MOSCOW — Russian defense industry firms are resorting to dirty tactics to outcompete their Ukrainian counterparts on the international arms market, Sergii Siliusarenko, CEO of Ukrinmash, a state owned defense investment and export company in Ukraine, said Friday.
His remarks came after his firm secured a tender for a helicopter repair facility in Bangladesh, winning over a Russian bid.
“The Russian side has recently been resorting to tactics of, for instance, bombarding potential customers with letters demanding to exclude Ukrainian enterprises from tenders,” Siliusarenko was quoted as saying in the statement, which was published by the Ukrainian arms export agency Ukroboronprom. “Allegedly, only Russia has the right to repair or modernize Soviet equipment.”
Siliusarenko’s remarks came with an announcement that Bangladesh had chosen his firm in a tender to build a repair facility for that nation’s Soviet-built Mi-8/Mi-1 helicopters. During the Soviet-era, Ukraine was a major defense industrial center. Refurbishment of Soviet-built hardware sold to third-parties around the world is a major business for both Ukrainian and Russian firms.
Competition between the two for such contracts is understandably strong. But against the backdrop of conflict between Russia and Ukraine over Crimea and eastern Ukraine, relations between the two nations have never been worse. And Siliusarenko says that Russia is playing dirty on the market, attempting to “blackmail” potential customers into buying Russian over Ukrainian services.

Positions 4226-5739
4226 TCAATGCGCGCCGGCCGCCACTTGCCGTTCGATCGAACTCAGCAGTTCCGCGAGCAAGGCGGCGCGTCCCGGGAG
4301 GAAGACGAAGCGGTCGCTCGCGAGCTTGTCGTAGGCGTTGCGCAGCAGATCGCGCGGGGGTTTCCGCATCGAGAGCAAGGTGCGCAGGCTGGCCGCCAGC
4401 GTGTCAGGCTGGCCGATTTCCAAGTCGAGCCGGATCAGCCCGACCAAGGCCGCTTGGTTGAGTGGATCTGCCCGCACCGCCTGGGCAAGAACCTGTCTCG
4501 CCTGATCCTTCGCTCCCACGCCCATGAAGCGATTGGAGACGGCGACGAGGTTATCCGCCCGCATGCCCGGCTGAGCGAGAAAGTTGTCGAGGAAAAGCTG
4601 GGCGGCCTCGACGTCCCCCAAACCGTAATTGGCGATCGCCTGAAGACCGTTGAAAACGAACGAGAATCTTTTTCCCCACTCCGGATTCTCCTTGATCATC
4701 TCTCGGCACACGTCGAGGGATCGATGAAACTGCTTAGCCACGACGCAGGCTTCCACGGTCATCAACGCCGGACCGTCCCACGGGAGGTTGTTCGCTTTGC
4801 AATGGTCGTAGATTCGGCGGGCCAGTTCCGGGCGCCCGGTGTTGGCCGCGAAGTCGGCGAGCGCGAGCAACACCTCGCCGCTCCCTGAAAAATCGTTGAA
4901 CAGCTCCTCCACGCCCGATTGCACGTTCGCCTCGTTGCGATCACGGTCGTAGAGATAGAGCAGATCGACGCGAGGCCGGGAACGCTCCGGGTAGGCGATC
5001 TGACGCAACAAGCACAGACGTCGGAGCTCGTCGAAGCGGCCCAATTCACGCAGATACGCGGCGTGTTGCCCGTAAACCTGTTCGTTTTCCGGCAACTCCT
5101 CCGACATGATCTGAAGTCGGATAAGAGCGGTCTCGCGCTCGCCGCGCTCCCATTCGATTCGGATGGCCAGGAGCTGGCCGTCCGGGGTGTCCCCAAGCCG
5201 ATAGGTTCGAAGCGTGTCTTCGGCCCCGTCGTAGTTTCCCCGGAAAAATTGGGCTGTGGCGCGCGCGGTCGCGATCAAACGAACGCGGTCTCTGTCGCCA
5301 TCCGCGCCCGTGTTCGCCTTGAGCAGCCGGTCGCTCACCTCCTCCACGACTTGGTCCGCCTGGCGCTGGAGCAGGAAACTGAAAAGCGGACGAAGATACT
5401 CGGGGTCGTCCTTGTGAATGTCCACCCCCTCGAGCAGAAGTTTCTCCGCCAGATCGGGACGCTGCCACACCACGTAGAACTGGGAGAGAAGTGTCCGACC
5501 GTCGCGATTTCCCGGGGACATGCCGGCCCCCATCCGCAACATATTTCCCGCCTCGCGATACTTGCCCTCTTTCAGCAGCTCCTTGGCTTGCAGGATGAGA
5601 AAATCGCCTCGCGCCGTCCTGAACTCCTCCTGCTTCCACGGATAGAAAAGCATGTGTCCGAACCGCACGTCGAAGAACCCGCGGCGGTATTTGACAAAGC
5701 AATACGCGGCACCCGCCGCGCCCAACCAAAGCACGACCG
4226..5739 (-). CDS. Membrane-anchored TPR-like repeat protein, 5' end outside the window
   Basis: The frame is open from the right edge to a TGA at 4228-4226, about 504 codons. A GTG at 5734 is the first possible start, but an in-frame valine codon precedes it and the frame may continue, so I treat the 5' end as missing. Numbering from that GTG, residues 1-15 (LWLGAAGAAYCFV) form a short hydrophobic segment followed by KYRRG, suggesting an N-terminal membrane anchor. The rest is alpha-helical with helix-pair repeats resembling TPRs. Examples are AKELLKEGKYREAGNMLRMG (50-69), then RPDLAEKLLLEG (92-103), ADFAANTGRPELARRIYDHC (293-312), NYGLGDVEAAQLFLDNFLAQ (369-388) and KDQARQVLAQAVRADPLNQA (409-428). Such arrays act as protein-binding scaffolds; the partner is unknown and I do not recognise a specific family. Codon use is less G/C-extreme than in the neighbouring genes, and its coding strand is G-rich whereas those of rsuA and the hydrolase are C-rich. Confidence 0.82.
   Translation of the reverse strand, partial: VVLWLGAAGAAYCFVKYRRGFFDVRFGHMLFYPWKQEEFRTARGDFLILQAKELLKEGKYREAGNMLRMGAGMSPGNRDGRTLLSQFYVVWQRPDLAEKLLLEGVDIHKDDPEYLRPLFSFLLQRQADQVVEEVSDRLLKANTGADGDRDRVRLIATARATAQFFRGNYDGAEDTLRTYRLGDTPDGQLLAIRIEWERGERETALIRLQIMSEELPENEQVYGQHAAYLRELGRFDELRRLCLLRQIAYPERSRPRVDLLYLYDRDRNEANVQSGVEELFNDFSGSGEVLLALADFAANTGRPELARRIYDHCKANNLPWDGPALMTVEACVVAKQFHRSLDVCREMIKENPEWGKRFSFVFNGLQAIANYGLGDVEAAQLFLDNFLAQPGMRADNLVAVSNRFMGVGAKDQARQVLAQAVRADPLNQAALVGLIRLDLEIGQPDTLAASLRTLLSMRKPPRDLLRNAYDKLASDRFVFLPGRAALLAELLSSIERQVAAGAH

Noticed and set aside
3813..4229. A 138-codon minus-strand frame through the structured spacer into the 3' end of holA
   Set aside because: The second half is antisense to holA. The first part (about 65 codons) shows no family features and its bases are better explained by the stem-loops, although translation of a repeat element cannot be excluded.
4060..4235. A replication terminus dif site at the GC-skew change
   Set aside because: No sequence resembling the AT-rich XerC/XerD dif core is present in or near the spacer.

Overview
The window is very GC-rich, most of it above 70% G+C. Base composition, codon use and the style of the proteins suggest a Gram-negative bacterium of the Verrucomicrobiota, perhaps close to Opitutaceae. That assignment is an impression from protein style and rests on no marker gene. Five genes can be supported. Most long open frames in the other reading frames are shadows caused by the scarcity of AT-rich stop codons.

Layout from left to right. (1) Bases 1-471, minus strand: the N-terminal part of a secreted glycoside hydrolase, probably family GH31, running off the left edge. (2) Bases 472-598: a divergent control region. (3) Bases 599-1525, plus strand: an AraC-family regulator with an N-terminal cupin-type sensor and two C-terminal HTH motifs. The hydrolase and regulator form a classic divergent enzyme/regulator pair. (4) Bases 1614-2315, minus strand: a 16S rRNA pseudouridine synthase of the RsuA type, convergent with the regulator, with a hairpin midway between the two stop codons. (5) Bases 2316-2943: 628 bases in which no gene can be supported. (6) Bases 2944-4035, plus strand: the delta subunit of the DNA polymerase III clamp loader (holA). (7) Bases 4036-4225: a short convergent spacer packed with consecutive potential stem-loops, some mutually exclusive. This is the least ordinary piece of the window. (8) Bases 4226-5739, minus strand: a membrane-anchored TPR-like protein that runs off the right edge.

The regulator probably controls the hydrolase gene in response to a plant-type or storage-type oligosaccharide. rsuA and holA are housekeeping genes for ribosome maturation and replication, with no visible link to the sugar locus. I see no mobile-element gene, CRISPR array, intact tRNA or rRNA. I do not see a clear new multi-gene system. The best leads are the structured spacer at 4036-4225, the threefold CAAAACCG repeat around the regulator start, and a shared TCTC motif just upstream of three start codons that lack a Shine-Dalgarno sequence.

“This causes damage to our economic interests,” he said. “Repair of aviation equipment — both helicopters and aircrafts — constitutes a significant part of income for Ukraine. That is why Ukraine should apply a consolidated approach... in order to prove that such Russian actions and demands are unjustified.”
The Bangladesh contract, however, was a boon to the Ukrainian defense industry, the Ukroboronprom statement said. An unattributed quote in the statement boasted that the contract “strengthened [Ukraine’s] positions and expanded possibilities for repairing military equipment of Soviet production on the markets of third countries.”